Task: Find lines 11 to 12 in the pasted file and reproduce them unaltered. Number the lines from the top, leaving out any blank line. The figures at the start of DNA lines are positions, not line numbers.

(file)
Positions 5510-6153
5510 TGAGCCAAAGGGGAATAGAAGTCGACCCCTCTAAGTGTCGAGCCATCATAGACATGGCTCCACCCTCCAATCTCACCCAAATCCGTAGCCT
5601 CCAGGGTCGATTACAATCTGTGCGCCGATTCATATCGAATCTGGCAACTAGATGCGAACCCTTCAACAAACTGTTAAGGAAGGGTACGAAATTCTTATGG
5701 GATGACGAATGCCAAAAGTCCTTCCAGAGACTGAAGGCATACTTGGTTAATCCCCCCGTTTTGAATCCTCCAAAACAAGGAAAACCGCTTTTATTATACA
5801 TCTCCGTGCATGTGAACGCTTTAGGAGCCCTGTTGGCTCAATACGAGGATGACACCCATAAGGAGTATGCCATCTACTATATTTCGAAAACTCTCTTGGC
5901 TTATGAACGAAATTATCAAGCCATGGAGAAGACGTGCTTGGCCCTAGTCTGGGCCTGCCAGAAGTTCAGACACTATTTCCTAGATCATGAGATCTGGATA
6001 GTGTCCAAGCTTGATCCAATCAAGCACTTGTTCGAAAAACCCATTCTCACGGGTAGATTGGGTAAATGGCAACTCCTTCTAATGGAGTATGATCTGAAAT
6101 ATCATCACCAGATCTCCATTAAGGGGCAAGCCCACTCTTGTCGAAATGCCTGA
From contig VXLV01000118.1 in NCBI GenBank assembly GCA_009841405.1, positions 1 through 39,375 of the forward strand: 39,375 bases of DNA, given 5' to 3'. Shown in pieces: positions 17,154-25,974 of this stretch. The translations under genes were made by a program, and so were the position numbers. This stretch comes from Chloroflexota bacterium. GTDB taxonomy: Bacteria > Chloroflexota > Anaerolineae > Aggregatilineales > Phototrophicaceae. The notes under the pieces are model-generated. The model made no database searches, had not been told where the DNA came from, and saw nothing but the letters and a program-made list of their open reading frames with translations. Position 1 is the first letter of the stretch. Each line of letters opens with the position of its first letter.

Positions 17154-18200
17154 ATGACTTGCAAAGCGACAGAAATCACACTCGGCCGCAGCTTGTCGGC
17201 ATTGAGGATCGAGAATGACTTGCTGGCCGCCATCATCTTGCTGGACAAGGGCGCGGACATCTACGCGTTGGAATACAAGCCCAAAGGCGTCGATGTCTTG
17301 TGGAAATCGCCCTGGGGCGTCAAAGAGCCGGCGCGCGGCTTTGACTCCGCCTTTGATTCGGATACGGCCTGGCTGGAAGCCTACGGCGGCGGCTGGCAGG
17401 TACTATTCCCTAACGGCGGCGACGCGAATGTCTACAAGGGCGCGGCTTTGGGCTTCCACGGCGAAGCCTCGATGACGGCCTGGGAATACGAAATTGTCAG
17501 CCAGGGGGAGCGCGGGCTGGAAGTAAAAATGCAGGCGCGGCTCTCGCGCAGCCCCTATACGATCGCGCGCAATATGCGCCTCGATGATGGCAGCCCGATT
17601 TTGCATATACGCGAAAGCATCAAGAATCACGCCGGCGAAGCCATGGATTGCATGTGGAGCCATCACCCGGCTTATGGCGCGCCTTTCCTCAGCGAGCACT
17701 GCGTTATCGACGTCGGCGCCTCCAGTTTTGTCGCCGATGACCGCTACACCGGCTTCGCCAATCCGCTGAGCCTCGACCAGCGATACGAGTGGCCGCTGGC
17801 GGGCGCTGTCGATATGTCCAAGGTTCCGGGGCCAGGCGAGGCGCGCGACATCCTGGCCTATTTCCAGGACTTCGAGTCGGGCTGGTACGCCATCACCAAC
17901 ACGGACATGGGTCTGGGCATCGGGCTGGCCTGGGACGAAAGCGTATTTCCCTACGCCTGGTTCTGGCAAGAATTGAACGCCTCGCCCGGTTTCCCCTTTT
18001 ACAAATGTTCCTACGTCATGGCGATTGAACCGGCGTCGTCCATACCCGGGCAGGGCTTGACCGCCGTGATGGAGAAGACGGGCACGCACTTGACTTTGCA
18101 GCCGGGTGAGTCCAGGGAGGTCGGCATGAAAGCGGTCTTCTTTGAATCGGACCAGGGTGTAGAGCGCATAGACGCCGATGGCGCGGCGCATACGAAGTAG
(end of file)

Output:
17154 ATGACTTGCAAAGCGACAGAAATCACACTCGGCCGCAGCTTGTCGGC
17201 ATTGAGGATCGAGAATGACTTGCTGGCCGCCATCATCTTGCTGGACAAGGGCGCGGACATCTACGCGTTGGAATACAAGCCCAAAGGCGTCGATGTCTTG